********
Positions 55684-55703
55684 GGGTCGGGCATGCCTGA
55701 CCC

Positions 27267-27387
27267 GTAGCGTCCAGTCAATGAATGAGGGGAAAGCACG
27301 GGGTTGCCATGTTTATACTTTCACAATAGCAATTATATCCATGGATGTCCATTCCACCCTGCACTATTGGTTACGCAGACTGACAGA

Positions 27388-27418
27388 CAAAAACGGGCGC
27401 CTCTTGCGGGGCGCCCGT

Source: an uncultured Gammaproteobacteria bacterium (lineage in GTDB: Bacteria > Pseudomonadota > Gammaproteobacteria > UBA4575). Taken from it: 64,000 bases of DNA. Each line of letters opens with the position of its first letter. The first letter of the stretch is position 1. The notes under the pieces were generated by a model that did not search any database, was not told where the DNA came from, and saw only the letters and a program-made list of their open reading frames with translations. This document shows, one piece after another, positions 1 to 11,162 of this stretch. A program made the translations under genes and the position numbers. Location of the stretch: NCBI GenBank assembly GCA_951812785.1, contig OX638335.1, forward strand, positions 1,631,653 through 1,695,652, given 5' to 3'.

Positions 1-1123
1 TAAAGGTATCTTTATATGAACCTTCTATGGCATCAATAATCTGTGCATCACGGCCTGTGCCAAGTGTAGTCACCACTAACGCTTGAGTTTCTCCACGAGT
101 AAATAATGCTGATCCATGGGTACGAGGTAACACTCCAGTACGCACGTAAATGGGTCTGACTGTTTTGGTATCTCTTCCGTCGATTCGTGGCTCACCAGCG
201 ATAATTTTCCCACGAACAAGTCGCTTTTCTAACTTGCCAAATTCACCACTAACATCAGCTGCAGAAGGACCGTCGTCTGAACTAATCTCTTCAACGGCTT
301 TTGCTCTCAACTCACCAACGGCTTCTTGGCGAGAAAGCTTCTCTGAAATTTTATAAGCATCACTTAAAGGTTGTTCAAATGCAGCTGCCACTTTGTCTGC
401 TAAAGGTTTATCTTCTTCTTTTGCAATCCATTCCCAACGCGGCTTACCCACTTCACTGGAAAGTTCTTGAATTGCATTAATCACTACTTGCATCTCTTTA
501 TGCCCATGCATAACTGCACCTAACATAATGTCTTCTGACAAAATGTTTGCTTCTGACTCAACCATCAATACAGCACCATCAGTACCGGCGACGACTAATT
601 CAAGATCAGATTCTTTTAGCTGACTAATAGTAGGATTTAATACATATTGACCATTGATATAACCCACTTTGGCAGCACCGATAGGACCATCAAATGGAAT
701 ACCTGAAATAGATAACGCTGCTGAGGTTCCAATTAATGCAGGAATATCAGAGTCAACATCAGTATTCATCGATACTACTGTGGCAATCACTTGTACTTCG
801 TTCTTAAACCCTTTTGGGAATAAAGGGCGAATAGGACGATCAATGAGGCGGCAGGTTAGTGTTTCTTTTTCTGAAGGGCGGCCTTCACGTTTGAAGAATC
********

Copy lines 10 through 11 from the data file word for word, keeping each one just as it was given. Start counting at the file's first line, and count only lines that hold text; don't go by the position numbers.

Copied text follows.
Source: an uncultured Gammaproteobacteria bacterium (lineage in GTDB: Bacteria > Pseudomonadota > Gammaproteobacteria > UBA4575). Taken from it: 64,000 bases of DNA. Each line of letters opens with the position of its first letter. The first letter of the stretch is position 1. The notes under the pieces were generated by a model that did not search any database, was not told where the DNA came from, and saw only the letters and a program-made list of their open reading frames with translations. This document shows, one piece after another, positions 1 to 11,162 of this stretch. A program made the translations under genes and the position numbers. Location of the stretch: NCBI GenBank assembly GCA_951812785.1, contig OX638335.1, forward strand, positions 1,631,653 through 1,695,652, given 5' to 3'.

Positions 1-1123